Two weeks ago, we reported on Google’s announcement that it would be adding free product listings to the Shopping tab (starting in the US and rolling out globally by the end of the year). Now that we are seeing these listings in the wild, we wanted to break down some initial impressions. If you are just getting up to speed on this change, we recommend you start with our initial post about Google’s announcement.
As a reminder, these organic listings show up on the Shopping tab within Google — both on desktop and mobile. In the example below, the paid listings are at the top in a typical carousel format followed by the organic listings. You can tell the difference between them by finding either the “Sponsored” callout (indicating paid listings) versus the “About” callout (indicating organic, free listings).
What we are seeing is that while some searches are showing results like the screenshot above — a mix of paid and organic listings — others result in all paid listings. And yet some other results are entirely organic listings. Additionally, some searches show organic listings at the top followed by a paid carousel at the bottom of the page.
We would expect these formats to be fairly dynamic as search results are highly personalized to the user and the search query, as well as the fact that this program is still rolling out. Additionally, as more products get added to the program, it’s highly likely some additional selection will be coming.
What about Buy on Google?
When we use a broad search query, like “running shoes,” we see the same carousel at the top and free listings at the bottom. But in the middle, we see a section for products available via Google Shopping Actions.
While it’s only been 16 days since this change has been live, we are seeing traffic from these organic listings. The traffic varies by advertiser, but most are seeing free clicks that equate to 4-6% of their existing Google Shopping traffic. In some cases it is a good bit less, but in others we are seeing 8-9% additional volume. While it’s unclear how much this move has expanded the overall selection of products within Google Shopping, it certainly helps the ROI of existing advertisers.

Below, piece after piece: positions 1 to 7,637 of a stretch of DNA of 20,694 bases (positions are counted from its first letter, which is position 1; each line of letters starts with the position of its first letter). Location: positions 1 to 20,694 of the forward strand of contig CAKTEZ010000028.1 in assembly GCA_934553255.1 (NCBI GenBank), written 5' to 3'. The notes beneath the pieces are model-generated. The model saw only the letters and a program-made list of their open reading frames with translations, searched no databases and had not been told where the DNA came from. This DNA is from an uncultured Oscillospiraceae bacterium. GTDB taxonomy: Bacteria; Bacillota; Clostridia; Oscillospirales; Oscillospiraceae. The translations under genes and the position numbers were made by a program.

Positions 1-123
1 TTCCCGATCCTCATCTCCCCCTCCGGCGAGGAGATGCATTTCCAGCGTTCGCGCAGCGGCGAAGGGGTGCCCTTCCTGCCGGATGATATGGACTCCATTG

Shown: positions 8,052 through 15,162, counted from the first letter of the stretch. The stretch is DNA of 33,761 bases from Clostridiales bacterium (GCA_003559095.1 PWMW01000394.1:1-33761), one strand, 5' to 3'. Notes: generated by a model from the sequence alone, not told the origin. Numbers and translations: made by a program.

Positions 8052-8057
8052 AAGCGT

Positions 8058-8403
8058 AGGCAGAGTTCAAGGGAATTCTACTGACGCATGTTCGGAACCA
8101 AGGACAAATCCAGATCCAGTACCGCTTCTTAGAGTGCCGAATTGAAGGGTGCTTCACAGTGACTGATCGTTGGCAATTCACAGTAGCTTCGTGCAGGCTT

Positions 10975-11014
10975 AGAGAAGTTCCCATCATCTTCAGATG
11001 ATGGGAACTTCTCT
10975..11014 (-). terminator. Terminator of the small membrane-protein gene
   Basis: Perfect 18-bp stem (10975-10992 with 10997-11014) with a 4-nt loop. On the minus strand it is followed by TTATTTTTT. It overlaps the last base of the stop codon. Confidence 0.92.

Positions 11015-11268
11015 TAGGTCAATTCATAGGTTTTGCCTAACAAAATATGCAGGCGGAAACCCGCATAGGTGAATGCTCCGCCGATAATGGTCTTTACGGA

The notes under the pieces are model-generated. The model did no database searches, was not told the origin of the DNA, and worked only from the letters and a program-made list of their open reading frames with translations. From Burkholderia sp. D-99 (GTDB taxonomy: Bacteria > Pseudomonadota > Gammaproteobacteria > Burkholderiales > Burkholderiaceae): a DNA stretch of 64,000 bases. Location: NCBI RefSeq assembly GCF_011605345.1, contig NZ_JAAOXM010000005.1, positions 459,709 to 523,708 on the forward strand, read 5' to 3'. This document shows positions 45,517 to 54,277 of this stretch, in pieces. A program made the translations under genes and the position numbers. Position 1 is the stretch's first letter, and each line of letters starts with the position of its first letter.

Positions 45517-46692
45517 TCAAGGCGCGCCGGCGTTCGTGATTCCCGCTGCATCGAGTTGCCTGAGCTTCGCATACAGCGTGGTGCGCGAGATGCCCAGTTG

One thing that stands out in these examples and many others we’ve tried, is that there is a significant overlap between the retailers in the Sponsored section and the organic listings. We would expect that trend to continue in the same way we see it happen on the Search tab. The difference here is that we’re talking about individual products, not websites. So large retailers have the opportunity to show many times, for many specific products.
From a consumer perspective, this development isn’t necessarily all good. For example, the fact that two of these product listings on the page are the exact same just adds to my confusion as a shopper. It’s like seeing two identical boxes of Cheerios on a shelf only separated by who paid for the placement. Consumers clearly value selection, but at some point, if not presented in an easy to understand fashion, selection can be a deterrent to conversion. We would expect Google to continue to iterate on this in the months to come.
Regardless, brands and retailers should absolutely be participating here. So be sure your Google Shopping feed is of high quality, complete with all your products and accurately reflects things like stock status and price of each item and see how you rank.
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